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📝 A markup-aware linter for prose built with speed and extensibility in mind.


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Vale: Your style, our editor Build status Go Report Card GitHub All Releases Docker Pulls Chocolatey Homebrew

Vale is a command-line tool that brings code-like linting to prose. It's fast, cross-platform (Windows, macOS, and Linux), and highly customizable.

A demo screenshot.

❤️ Sponsors

Hi there! I'm @jdkato, the sole developer of Vale. If you'd like to help me dedicate more time to developing, documenting, and supporting Vale, feel free to donate through GitHub Sponsors or Open Collective. Any donation—big, small, one-time, or recurring—is greatly appreciated!



Thanks to DigitalOcean for providing hosting credits for Vale Studio.

Thanks to Appwrite for supporting Vale through their Open Source Sponsorship program.


💥 Key Features

  • Support for markup: Vale has a rich understanding of many markup formats, allowing it to avoid syntax-related false positives and intelligently exclude code snippets from prose-related rules.

  • A highly customizable extension system: Vale is capable of enforcing your style—be it a standard editorial style guide or a custom in-house set of rules (such as those created by GitLab, Homebrew, Linode, CockroachDB, and Spotify).

  • Easy-to-install, stand-alone binaries: Unlike other tools, Vale doesn't require you to install and configure a particular programming language and its related tooling (such as Python/pip or Node.js/npm).

See the documentation for more information.

🔍 At a Glance: Vale vs. <...>

NOTE: While all of the options listed below are open-source (CLI-based) linters for prose, their implementations and features vary significantly. And so, the "best" option will depends on your specific needs and preferences.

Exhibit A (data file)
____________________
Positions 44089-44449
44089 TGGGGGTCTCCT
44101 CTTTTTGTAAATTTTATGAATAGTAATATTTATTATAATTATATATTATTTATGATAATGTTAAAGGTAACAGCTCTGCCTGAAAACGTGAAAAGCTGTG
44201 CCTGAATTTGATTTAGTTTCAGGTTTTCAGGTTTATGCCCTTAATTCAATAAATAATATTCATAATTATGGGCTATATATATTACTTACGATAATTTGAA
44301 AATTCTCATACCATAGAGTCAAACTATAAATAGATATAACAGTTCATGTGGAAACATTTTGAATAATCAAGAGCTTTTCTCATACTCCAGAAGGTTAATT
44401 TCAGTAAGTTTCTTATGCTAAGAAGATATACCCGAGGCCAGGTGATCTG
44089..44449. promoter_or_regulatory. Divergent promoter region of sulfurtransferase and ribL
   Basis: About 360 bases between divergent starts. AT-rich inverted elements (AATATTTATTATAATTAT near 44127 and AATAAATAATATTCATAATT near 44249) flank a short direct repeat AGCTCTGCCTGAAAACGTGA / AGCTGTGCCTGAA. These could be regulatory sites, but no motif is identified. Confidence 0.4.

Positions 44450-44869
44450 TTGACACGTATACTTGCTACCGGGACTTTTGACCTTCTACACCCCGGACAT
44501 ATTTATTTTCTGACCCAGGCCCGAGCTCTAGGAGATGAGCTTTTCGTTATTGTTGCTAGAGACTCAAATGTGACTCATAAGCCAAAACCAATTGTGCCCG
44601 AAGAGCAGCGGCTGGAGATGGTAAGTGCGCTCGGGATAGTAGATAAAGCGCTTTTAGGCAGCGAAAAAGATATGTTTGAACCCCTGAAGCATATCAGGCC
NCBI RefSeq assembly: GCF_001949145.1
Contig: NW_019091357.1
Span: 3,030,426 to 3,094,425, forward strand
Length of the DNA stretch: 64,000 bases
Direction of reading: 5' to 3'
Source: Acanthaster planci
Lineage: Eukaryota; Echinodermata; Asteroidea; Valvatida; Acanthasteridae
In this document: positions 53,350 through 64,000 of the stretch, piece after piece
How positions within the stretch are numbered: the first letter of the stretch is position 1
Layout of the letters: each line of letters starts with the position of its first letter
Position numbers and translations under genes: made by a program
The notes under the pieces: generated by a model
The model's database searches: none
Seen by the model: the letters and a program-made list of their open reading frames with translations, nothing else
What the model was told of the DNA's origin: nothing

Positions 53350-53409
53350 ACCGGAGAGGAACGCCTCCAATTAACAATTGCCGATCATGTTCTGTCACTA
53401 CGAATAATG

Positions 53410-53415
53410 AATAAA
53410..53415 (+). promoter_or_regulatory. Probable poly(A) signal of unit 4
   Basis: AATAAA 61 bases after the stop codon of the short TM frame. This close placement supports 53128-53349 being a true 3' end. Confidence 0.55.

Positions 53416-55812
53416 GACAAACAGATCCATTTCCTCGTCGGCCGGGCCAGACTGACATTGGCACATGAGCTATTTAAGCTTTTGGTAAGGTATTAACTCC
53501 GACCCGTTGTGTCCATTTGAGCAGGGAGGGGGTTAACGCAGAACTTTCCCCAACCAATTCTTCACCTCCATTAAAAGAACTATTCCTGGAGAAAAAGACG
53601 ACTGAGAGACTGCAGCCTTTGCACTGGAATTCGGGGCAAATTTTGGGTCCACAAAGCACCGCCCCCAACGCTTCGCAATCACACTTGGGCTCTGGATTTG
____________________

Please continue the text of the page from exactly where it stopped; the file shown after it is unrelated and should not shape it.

Tool Extensible Checks Supports Markup Built With License
Vale Yes (via YAML) spelling, style Yes (Markdown, AsciiDoc, reStructuredText, HTML, XML, Org) Go MIT
textlint Yes (via JavaScript) spelling, style Yes (Markdown, AsciiDoc, reStructuredText, HTML, Re:VIEW) JavaScript MIT
RedPen Yes (via Java) spelling, style Yes (Markdown, AsciiDoc, reStructuredText, Textile, Re:VIEW, and LaTeX) Java Apache-2.0
write-good Yes (via JavaScript) style No JavaScript MIT
proselint No style No Python BSD 3-Clause
Joblint No style No JavaScript MIT
alex No style Yes (Markdown) JavaScript MIT

The exact definition of "Supports Markup" varies by tool but, in general, it means that the format is understood at a higher level than a regular plain-text file (for example, features like excluding code blocks from spell check).

Extensibility means that there's a built-in means of creating your own rules without modifying the original source code.


This benchmark has all three tools configured to use their implementations of the write-good rule set and Unix-style output. This benchmark runs Vale's implementation of proselint's rule set against the original. Both tools are configured to use JSON output.
This benchmark runs Vale's implementation of Joblint's rule set against the original. Both tools are configured to use JSON output. This benchmark has all three tools configured to perform only English spell checking using their default output styles.

All benchmarking was performed using the open-source hyperfine tool on a MacBook Pro (2.9 GHz Intel Core i7):

hyperfine --warmup 3 '<command>'

The corpus IDs in the above plots—gitlab and ydkjs—correspond to the following files:

  • A snapshot of GitLab's open-source documentation (1,500 Markdown files).

  • A chapter from the open-source book You Don't Know JS.

📄 License

FOSSA Status